Steven Pinker's latest big idea is the decline of violence in human history. Several different categories of evidence suggest that the amount of violence in human societies has declined a great deal over the past few thousand years, even taking into account the wars and genocides of the 20th century. There are some problems with comparing the statistics, because while modern history packs most violent deaths into a few great spasms of horror, in the ancient world most violence was small scale, a matter of revenge killings back and forth between neighboring tribes, dueling, and the like. But insofar as we understand the matter, it seems that even a Russian or German who lived through both world wars had a lower chance of dying from violence than a member of the average Bronze Age tribe.
It is certainly true that the rate of everyday violent death has been falling for centuries. The average citizen of western Europe or Japan, born after 1945, has had a vanishingly small chance of dying from violence, far smaller than in any pre-modern society we know about. Americans fret about crime, but even in 1990, at the height of the post-1965 crime wave, our murder rate never approached that of medieval Europe or our own of 1790. Outside of a few great wars and episodes of mass murder, the modern world is vastly safer than any that came before.
I am not so sure about the calculations that show an overall decline in violent death, because I don't have much confidence in the numbers. Consider the slide above, showing the percentage of skeletons from excavated cemeteries that show signs of violence. Yes, these cemeteries reveal a violent world in which many people died violently. But how many? To make any calculation you have to assume that your cemetery is a representative sample of the population, and there is no reason to assume this. Archaeologists never find enough burials to account for whole ancient populations. Usually they find only a few burials, obviously unrepresentative of the society as a whole, and you have no idea why some people were carefully buried and some were not. (Or what happened to the others.) Probably members of any local elite were more likely to be buried, and if that elite was composed of warriors, that would make your calculation of a violent death rate too high. Some societies (including ours) also give extra attention and care to the bodies of soldiers killed in battle, which further skews your sample toward violent death. Because of these issues, I remain agnostic on the question of whether the 20th century was less violent, on average, than the 12th.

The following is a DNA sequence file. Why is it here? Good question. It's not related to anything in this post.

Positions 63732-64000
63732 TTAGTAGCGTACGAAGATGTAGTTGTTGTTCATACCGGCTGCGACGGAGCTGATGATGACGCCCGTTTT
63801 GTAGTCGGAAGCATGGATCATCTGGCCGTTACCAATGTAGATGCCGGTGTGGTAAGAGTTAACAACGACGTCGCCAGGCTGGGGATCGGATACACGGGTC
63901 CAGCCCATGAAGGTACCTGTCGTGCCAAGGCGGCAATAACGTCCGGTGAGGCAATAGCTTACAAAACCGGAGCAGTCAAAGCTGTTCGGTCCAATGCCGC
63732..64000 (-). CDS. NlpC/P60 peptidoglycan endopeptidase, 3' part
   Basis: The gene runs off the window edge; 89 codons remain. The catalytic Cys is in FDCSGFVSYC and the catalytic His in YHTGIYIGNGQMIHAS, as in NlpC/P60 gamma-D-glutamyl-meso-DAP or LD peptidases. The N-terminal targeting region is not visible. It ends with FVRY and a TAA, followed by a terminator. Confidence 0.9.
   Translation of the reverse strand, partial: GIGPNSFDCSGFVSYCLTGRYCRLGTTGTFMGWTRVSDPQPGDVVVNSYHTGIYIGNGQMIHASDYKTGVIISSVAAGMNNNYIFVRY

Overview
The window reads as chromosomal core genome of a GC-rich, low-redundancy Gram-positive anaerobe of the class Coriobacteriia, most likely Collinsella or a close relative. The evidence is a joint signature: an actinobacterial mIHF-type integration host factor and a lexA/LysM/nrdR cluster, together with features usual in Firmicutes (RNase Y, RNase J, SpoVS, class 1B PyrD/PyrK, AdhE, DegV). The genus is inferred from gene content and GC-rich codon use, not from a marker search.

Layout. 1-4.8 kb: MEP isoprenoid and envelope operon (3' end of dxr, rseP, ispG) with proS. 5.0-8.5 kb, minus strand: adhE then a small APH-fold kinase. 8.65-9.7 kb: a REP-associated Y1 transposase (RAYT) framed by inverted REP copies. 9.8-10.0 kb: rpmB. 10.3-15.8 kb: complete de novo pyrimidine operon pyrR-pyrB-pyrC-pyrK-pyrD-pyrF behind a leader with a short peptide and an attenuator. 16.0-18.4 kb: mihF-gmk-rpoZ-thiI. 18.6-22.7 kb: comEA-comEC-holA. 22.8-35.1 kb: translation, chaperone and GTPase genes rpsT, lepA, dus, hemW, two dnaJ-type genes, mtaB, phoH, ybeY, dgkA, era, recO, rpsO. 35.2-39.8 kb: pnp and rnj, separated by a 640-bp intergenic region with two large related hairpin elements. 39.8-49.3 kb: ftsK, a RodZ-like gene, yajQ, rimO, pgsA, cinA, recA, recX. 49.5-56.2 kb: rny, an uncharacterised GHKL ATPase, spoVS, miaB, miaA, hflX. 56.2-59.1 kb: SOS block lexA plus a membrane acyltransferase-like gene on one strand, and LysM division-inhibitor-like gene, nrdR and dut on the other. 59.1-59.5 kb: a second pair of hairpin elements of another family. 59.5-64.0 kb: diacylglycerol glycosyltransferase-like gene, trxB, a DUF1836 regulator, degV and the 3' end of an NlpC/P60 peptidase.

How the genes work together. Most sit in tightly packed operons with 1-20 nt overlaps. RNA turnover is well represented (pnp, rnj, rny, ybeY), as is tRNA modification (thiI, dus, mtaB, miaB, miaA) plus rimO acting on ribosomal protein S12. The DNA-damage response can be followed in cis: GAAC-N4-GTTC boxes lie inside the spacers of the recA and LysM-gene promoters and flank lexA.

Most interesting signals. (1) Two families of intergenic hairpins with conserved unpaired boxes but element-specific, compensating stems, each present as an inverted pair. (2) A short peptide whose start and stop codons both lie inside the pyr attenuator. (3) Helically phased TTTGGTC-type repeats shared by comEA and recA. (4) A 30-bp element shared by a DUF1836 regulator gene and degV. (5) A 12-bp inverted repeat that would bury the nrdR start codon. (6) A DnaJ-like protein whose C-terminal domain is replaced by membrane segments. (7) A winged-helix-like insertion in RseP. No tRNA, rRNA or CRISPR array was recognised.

But despite these problems with the data, something important certainly is going on. In many ancient societies, it was assumed that all normal men were warriors and killers, whereas I am fairly certain that none of my male friends has ever killed anyone. In many ancient societies, war was the normal state of affairs, whereas now we consider peace the normal state and think all wars need causes and explanations.
Pinker links this change to broader political and psychological changes. On the one hand, the decline in violence is obviously related to the rise of states with police forces and the like, which protect us from violence so that we don't have to routinely kill in defense of our homes and families. It may also be related to the increasing squeamishness (to use a neutral term) or humanitarianism (Pinker's term) that we see in modern people. We are, on average, much less tolerant of killing, torture, slavery, and the brutal subjugation of inferiors than our ancestors were; we are even, in some ways, less tolerant of harm to animals (one of the radically new things about the modern world is the rise in vegetarianism).
There is nothing consistent about these changes. Contemporary Europeans who blanch at the thought of beating a dog eat more meat then their medieval ancestors, who watched bear baiting for fun. Modern Americans who can't imagine striking another person in anger support a government that assassinates Yemenis and Afghans with missiles fired from drones. Violence remains a major part of human life. Yet its importance seems to be declining for most of us. Most people seem to be getting nicer, and that is something worth thinking about.